A tribe has several choices in contracting work performed under an energy and mineral development project:

  • A private company (although that company must not be competing for exploration or development rights on the tribe's lands);
  • An experienced and qualified scientific consultant; or
  • A Federal government agency (such as USGS or the U.S. Department of Energy (DOE)) or a State government agency (such as a State geological survey).

There are no requirements or restrictions on how the tribe performs their contracting function for the consultant or company. The tribe is free to issue the contract through a sole source selection or through competitive bidding. This determination will depend on the tribe's own policies for contracting procedures.

C. How To Prepare an Application for Energy and Mineral Development Funding

The application shall be prepared as set forth herein to provide a standard basis for evaluation and to ensure that each application will be uniform as to format and sequence. Applications are expected to be prepared in accordance with this section. A complete energy and mineral development request must contain the following components:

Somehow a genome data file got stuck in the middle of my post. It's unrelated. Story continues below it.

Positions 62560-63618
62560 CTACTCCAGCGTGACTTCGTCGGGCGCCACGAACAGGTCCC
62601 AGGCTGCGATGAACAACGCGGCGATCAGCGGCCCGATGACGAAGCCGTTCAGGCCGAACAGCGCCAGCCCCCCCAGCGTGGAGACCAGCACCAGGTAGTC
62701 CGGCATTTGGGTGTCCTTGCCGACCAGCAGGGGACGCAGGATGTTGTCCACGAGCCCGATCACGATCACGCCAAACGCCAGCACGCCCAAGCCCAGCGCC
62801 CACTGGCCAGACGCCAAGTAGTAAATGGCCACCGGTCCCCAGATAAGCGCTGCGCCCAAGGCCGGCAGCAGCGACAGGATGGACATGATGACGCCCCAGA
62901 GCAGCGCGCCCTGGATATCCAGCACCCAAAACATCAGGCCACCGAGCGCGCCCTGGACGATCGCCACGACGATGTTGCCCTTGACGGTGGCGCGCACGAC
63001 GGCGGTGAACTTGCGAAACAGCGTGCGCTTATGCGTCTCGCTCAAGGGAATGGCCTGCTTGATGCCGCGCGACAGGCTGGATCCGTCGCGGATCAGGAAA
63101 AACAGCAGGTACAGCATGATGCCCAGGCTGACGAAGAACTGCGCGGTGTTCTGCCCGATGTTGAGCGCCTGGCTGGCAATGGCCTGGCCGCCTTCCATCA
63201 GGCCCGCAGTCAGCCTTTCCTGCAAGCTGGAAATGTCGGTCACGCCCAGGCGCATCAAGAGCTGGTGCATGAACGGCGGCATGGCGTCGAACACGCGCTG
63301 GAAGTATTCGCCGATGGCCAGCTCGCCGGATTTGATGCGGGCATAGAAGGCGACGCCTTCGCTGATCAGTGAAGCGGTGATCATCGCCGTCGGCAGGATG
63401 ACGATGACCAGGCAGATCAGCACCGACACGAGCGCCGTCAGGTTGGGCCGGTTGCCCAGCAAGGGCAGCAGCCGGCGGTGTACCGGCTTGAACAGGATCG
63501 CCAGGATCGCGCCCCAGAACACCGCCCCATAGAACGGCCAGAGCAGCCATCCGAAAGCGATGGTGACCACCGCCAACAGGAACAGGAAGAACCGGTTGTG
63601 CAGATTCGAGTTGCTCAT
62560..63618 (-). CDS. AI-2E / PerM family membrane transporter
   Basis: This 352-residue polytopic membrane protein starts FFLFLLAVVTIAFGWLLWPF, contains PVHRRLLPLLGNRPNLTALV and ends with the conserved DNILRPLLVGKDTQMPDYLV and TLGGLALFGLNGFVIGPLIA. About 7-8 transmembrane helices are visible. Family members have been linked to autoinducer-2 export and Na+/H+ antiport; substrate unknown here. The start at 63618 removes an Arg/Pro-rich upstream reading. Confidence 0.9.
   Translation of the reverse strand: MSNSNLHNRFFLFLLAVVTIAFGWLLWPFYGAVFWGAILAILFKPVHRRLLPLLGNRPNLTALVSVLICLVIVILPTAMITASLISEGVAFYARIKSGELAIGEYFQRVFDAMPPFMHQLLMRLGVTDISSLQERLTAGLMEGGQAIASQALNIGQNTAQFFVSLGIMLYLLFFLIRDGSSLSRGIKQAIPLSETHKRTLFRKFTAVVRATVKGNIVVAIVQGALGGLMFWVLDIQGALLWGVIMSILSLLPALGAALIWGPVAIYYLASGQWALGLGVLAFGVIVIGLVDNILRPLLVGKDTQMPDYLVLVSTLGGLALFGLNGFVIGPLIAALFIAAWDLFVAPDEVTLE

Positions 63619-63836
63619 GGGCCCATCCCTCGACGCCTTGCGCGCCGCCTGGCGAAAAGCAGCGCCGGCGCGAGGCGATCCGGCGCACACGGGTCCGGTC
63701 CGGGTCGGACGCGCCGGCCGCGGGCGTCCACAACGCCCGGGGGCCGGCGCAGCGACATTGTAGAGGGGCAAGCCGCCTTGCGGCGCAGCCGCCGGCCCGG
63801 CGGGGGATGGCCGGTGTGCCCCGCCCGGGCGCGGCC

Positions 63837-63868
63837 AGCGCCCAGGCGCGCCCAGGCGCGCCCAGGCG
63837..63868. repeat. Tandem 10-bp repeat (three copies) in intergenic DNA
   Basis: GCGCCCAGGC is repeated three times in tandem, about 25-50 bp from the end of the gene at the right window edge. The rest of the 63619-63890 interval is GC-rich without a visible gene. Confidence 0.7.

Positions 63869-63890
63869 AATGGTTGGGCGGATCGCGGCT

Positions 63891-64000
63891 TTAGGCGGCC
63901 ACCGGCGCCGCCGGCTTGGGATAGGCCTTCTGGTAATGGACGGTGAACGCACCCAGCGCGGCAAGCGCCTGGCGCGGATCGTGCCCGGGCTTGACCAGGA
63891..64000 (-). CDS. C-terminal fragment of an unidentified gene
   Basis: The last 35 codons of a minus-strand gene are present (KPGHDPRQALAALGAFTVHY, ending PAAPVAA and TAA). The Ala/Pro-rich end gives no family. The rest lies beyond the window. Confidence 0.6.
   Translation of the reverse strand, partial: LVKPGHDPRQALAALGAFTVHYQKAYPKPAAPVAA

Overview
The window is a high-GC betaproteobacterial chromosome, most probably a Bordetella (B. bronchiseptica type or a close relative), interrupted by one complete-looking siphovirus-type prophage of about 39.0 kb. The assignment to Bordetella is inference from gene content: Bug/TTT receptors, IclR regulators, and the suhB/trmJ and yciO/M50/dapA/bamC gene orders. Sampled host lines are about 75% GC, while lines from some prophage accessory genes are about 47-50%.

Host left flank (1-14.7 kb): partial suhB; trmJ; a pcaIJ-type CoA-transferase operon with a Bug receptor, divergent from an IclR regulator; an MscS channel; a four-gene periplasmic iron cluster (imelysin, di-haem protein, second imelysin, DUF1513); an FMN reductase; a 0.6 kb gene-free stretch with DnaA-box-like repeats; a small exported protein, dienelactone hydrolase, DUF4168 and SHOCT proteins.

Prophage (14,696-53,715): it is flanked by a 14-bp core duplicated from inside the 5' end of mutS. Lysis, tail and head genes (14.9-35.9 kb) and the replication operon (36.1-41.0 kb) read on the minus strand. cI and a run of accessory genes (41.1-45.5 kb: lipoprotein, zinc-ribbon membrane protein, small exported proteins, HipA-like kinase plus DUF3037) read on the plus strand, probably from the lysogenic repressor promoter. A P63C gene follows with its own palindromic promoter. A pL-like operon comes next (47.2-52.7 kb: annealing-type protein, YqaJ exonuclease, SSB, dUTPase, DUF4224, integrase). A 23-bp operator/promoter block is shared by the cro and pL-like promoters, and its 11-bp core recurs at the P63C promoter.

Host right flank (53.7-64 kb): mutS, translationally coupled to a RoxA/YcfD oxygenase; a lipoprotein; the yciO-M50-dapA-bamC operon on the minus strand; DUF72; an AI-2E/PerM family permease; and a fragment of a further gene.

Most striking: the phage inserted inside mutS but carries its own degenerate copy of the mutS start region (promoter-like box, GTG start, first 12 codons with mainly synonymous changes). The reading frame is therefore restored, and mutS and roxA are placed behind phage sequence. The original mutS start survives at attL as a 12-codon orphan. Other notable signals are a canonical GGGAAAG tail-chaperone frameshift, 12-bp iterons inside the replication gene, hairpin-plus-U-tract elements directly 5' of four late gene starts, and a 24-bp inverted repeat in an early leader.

• A current tribal resolution authorizing the proposed project;
  • A proposal describing the planned activities and deliverable products; and
  • A detailed budget estimate.

DEMD will examine every request for the mandatory components. Energy and mineral development requests that do not contain all of the mandatory components will be considered incomplete and returned to the tribe, with an explanation. Tribes will then be allowed to correct all deficiencies and resubmit the proposal for consideration on or before the deadline.

A detailed description of each of the required components follows.

1. Mandatory Component 1: Tribal Resolution.

The tribal resolution must be current, and must be signed. It must authorize tribal approval for an EMDP proposed project in the same fiscal year as that of the energy and mineral development proposal and must explicitly refer to the assessment proposal being submitted. The tribal resolution must also include:Start Printed Page 12886

(a) A description of the commodity or commodities to be studied;

(b) A statement that the tribe is willing to consider development of any potential energy or mineral resource discovered;

(c) A statement describing how the tribe prefers to have the energy or mineral program conducted (i.e., through the sole utilization of DEMD in-house professional staff, in conjunction with tribal professional staff, private contractors/consultants, or through other acceptable means); and

(d) A statement that the tribe will consider public release of information obtained from the energy and mineral development study upon request from DEMD. (Public release is meant to include publications, a poster session, attending a property fair, or giving an oral presentation at industry or Federal meetings and conferences.)